Reviews/Perth Festival/Visual Art

The disruption and solace of Olga Cironis

14 April 2021

Woven together with various threads, including human hair, ‘Dislocation’ is an appropriate title for a survey of the works of local artist Olga Cironis, discovers Miranda Johnson.

“Dislocation”, Olga Cironis ·
Lawrence Wilson Art Gallery ·

Unsettling yet familiar, the work of Olga Cironis is the focus of “Dislocation”, a survey exhibition covering 30 years of her artistic practice, at Lawrence Wilson Art Gallery as part of the 2021 Perth Festival.

A photograph of Olga Cironis with her mouth stitched shut. She wears a fur coat and a dark green patterned scarf. She stands against wallpaper patterned with forest-like images.
Olga Cironis, ‘Alexandra’, 2013, archival digital print, ed. 2/4, 120 x 80 cm, courtesy the artist and Art Collective WA.

Now based in Perth, Cironis was born in Czechoslovakia to Greek parents and migrated with her family to Sydney in 1971. She has a long-standing interest in challenging political and social conventions to uncover multiple viewpoints, altered states, and lost or challenged histories. The exhibition is aptly titled; over the course of many years, Cironis has created a sense of disruption in her works, while also embracing solace and human connection.

With a focus on gentle materials, including felt and human hair, threads of connection throughout the exhibition provide an insight into Cironis’s ongoing practice, which encompasses sculpture, photography, installation and film.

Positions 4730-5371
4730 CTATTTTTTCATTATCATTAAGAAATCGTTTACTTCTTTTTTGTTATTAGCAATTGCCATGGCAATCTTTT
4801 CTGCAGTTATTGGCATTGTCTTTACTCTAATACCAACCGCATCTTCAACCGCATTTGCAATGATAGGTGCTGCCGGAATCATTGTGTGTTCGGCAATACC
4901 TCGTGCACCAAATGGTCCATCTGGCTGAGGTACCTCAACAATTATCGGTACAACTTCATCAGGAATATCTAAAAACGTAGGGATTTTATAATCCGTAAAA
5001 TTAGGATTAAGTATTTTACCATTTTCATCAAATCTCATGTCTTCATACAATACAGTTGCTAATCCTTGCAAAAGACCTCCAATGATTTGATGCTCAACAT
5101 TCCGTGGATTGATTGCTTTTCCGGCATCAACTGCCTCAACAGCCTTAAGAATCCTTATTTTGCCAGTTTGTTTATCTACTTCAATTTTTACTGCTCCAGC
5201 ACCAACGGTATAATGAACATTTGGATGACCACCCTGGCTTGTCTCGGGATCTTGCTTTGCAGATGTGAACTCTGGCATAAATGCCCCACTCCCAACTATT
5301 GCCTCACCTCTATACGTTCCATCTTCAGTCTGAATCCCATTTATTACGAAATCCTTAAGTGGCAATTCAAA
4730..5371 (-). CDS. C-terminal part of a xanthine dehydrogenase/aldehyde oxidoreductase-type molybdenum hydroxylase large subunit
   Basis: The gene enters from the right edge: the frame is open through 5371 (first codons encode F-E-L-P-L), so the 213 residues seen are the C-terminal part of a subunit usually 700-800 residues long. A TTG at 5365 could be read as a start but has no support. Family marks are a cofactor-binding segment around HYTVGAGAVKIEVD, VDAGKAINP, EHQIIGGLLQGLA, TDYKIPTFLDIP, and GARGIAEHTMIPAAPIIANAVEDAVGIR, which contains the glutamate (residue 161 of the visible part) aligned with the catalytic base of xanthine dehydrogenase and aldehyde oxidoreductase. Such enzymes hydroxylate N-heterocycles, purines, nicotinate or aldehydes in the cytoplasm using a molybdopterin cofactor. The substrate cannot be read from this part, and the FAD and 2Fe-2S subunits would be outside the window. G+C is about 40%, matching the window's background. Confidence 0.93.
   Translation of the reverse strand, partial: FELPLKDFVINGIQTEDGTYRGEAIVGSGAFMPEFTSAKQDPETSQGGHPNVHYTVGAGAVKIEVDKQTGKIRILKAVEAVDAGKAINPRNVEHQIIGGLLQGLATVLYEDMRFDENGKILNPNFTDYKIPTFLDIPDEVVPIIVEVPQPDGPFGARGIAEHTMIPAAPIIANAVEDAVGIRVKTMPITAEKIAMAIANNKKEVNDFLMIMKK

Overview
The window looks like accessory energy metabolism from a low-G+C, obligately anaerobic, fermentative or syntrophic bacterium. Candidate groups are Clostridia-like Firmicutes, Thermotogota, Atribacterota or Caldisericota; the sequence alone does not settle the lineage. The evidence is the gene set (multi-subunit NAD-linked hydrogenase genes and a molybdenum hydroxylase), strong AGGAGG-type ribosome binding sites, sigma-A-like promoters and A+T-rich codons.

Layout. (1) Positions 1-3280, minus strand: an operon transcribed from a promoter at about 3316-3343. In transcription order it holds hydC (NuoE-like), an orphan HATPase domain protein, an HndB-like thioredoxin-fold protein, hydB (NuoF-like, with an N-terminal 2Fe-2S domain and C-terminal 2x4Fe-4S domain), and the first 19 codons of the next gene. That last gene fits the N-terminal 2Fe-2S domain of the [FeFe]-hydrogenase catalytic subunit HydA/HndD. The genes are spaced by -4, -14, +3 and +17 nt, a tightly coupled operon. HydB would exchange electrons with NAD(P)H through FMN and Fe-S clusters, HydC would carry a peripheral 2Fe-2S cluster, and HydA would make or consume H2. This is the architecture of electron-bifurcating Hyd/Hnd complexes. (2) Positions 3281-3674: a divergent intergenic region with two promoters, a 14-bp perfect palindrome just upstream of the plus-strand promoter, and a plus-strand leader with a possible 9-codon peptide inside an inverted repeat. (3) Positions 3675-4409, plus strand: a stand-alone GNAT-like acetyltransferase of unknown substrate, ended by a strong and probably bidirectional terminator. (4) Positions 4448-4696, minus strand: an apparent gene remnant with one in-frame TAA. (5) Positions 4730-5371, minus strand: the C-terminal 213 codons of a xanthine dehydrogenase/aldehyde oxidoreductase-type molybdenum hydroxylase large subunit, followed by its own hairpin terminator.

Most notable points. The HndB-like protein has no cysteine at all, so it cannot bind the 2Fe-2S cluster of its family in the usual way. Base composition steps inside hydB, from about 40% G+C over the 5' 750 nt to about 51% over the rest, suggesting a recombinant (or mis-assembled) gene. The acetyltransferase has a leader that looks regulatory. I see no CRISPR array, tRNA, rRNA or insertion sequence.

The first work you encounter when entering the exhibition space is self-portrait Alexandra (2013), featuring Cironis wrapped in a fur coat, staring directly at the viewer, her mouth stitched shut. A political statement borne of her family’s experience with censorship and oppression, it also inserts the artist’s own presence into an exhibition that plays with obfuscation and absence, particularly of bodies.

This presence through absence is shown through wrapping and covering objects, or in sculptures that are deliberately missing key elements to their parts and cannot function in the ways we expect. A child’s cot with a hollow bottom is one example. Rather than appearing as a failure of function, however, these absences often surprise the viewer, presenting an unexpected way out.

A baby's romper, made from camouglafe material, is shaped onto a crucifix shaped piece of khaki material, with a frill around the head.
Olga Cironis, ‘Hollow Desires’, 2016, child’s clothing, hair and thread on military canvas, 111 x 83 cm, courtesy the artist and Art Collective WA. Photo: Robert Frith, Acorn.

Cironis’s play on absence and presence of bodies carries through the exhibition, in outlines of figures in thread or fabric, objects created to contain or cover up flesh and human materials, and the aforementioned remnants of human hair. A strong sense of questioning also pervades her works. Cironis finds multiple layers of meaning in statements that we might initially see as black and white.